Is Your Cat In Pain? A Study Lists 25 Signs

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A lowered head and reluctance to move can be signs of pain in a cat. (Picture:

Do cats have a universal body language of pain? And can we humans recognize the mostly silent expressions of distress in a species notorious for concealing pain? These are some of the questions answered by a top team of international experts who came up with a list of 25 signs that your cat is hurting and needs help.

You may already know some of these feline pain signals: a cat that sits in a hunched posture or that persistently licks one spot on its body is probably hurting. But not everyone knows these three signs that a cat is in acute pain: dilated pupils, panting and uncontrolled blinking, all of which are identified in the study authored by Isabella Merola and Daniel S. Mills from the University of Lincoln in the United Kingdom. The researchers compiled a  cross-checked a list of 91 behavioral signs of pain in cats, and narrowed the list down to 25. The article, “Behavioural Signs of Pain in Cats: An Expert Consensus,” was published February 24 in the scientific journal PLOS One and involved clinicians with specialties in internal medicine, anaesthesiology, cancer, dentistry, behavior and neurology. Here are the signs:

  1. Dilated pupils
  2. Hunched posture
  3. Uncontrolled blinking
  4. Trembling
  5. Excessive licking of one spot on body
  6. Avoids bright light
  7. Hides
  8. Stops grooming or seldom grooms
  9. Reluctant to move
  10. Stops jumping
  11. Plays less or won’t play
  12. Lowered head
  13. Shifts weight
  14. Furrowed brow
  15. Low-grade tail twitching
  16. Lack of appetite
  17. Gulps food
  18. Makes odd noises while eating
  19. Eats using one side of mouth
  20. Salivates or drools
  21. Vomits
  22. Strains when urinating
  23. Respiratory distress
  24. Teeth grinding
  25. Tension around eyes or muzzle


One of the goals of this study was to educate both veterinarians and cat owners to be more alert for behavioral indications of pain in felines, in the hopes that early detection could lead to faster diagnosis. “Both owners and veterinarians are clearly able to recognize many behavioral changes in cats which relate to pain,” said Mills, a professor of Veterinary Behavioral Medicine at the University of Lincoln’s School of Life Sciences. “However, owners may not always recognize the clinical relevance of what they see. They may view the changes as an inevitable part of natural ageing and not report them to the vet as a concern, or at least not until the behaviors become quite severe.”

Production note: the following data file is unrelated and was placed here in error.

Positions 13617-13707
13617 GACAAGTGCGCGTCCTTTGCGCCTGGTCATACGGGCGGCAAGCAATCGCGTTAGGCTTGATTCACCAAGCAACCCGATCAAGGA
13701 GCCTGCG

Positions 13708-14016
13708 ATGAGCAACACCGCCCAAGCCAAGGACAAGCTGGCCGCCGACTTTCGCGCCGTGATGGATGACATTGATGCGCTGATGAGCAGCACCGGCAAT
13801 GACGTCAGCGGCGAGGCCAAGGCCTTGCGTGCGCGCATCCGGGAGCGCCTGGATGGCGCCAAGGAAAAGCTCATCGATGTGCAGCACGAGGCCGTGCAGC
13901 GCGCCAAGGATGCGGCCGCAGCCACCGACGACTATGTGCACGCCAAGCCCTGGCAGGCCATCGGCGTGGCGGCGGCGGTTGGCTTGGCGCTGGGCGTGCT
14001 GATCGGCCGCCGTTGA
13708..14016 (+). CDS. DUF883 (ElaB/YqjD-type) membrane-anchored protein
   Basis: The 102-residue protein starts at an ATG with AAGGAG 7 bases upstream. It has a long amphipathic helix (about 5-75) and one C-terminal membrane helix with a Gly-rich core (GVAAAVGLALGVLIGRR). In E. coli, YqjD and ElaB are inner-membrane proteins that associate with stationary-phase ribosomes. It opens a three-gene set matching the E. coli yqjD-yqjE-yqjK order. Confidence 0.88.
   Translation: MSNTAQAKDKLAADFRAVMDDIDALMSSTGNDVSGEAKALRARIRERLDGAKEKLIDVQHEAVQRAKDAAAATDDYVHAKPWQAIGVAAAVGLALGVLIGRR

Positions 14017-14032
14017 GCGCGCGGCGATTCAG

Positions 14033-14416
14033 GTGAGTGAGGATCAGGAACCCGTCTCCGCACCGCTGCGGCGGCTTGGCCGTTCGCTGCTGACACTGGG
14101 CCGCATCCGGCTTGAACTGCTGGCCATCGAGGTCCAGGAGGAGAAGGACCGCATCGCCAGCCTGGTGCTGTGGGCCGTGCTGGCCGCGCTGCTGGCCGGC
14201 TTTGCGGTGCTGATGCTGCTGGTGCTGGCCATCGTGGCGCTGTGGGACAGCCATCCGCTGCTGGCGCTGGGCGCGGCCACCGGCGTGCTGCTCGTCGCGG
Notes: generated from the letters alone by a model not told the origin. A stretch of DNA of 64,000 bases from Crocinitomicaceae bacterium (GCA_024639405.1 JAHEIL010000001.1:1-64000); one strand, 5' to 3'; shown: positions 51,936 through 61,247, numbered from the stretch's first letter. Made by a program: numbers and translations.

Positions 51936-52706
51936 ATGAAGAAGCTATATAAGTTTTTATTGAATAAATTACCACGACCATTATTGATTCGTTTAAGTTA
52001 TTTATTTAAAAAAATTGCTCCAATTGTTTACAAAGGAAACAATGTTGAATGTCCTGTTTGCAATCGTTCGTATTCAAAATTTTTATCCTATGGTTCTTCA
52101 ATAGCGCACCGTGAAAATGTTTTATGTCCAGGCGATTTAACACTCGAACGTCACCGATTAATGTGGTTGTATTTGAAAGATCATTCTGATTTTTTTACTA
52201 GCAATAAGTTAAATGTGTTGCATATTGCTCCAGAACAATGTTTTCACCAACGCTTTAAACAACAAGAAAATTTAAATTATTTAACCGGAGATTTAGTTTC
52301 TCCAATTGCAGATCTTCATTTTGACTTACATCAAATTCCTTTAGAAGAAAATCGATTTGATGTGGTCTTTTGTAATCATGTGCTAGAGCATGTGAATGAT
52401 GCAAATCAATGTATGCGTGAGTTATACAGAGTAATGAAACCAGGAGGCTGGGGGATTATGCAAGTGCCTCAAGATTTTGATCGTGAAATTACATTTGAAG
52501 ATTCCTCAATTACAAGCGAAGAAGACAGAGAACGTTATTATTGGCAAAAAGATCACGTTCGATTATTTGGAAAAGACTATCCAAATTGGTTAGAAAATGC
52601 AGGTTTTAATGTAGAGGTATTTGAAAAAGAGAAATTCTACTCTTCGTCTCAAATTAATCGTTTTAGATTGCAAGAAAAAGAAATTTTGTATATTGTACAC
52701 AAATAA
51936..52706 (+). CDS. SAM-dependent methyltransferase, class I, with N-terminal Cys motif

6 thoughts on “Is Your Cat In Pain? A Study Lists 25 Signs”

  1. Please send me the 25 signs that a cat is in pain. I went to trouble clicking on this article that seemed to promise information and it gave me 1 sign and then just repeated that there are 25 signs. It’s time consuming clicking on these articles and uses up my data really fast.

  2. Read the entire article. How hard is that? Most are in the text of the piece and it also gives a link to the original scientific article. It’s not a very long article. I’m sure you can handle. it.

  3. Hi:

    You make a good point. I decided to write a paragraph explaining the signs rather than listing them. All the signs are included. I did not think of the data issue. So you are helping me do a better job. Thanks for the suggestion. I got the message!

  4. The signs are as follows:
    Panting, respiratory distress, uncontrolled blinking, dilated pupils, vomiting, vocal distress, reluctance to move, poor or no grooming, stops playing or jumping, loss of appetite, stops eating a favorite food, makes growling or other sounds while eating, gulps food, eats out of one side of its mouth, ends yawn with growling noise, sits in hunched posture, low-grade tail flicking, avoids light, hides, lowered head, furrowed brow, strains while urinating, drooling or salivating, tension around muzzle, tension around eyes.

  5. You are right. Thanks for the input. I changed it to make it easier: Here they are:
    Dilated pupils
    Hunched posture
    Uncontrolled blinking
    Excessive licking of one spot on body
    Avoids bright light
    Stops grooming or seldom grooms
    Reluctant to move
    Stops jumping
    Plays less or won’t play
    Lowered head
    Shifts weight
    Furrowed brow
    Low-grade tail twitching
    Lack of appetite
    Gulps food
    Makes odd noises while eating
    Eats using one side of mouth
    Salivates or drools
    Strains when urinating
    Respiratory distress
    Teeth grinding
    Tension around eyes or muzzle

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